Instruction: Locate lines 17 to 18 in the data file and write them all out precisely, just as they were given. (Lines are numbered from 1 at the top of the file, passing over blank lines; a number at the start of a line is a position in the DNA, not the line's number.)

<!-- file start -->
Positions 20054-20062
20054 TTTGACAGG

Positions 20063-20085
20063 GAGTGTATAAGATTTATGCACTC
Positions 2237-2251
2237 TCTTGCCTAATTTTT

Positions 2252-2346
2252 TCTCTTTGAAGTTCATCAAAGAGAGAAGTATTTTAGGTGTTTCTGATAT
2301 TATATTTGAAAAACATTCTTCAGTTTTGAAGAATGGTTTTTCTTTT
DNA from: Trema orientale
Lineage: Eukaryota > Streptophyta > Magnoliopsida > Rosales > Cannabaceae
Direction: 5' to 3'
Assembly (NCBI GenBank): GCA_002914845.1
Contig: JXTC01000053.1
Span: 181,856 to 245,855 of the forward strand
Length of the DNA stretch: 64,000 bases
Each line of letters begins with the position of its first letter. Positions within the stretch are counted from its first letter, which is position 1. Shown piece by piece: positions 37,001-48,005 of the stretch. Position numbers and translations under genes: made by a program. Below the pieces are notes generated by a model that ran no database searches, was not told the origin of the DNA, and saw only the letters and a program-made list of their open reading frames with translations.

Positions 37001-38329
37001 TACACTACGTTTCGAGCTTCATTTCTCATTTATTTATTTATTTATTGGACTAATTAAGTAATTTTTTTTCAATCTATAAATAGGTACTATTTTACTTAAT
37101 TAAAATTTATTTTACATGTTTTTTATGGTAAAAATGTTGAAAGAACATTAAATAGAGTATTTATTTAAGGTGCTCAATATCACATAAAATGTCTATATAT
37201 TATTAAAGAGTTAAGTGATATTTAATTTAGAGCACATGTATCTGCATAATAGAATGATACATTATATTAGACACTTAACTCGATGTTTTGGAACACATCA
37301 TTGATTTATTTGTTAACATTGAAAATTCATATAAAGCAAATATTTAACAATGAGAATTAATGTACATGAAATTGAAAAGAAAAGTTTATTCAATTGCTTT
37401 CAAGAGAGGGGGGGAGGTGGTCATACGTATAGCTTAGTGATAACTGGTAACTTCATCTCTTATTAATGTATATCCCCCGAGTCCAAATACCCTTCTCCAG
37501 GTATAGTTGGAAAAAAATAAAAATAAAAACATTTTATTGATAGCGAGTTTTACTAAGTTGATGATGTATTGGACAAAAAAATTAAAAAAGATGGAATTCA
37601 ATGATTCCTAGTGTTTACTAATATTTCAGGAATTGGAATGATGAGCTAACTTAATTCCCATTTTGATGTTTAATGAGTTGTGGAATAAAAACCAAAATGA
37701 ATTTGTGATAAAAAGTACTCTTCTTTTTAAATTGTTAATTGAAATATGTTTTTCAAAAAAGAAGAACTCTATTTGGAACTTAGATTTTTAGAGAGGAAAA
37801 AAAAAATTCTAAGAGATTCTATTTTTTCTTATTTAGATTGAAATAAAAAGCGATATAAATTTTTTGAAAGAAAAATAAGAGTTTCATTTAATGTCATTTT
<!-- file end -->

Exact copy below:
Each line of letters begins with the position of its first letter. Positions within the stretch are counted from its first letter, which is position 1. Shown piece by piece: positions 37,001-48,005 of the stretch. Position numbers and translations under genes: made by a program. Below the pieces are notes generated by a model that ran no database searches, was not told the origin of the DNA, and saw only the letters and a program-made list of their open reading frames with translations.

Positions 37001-38329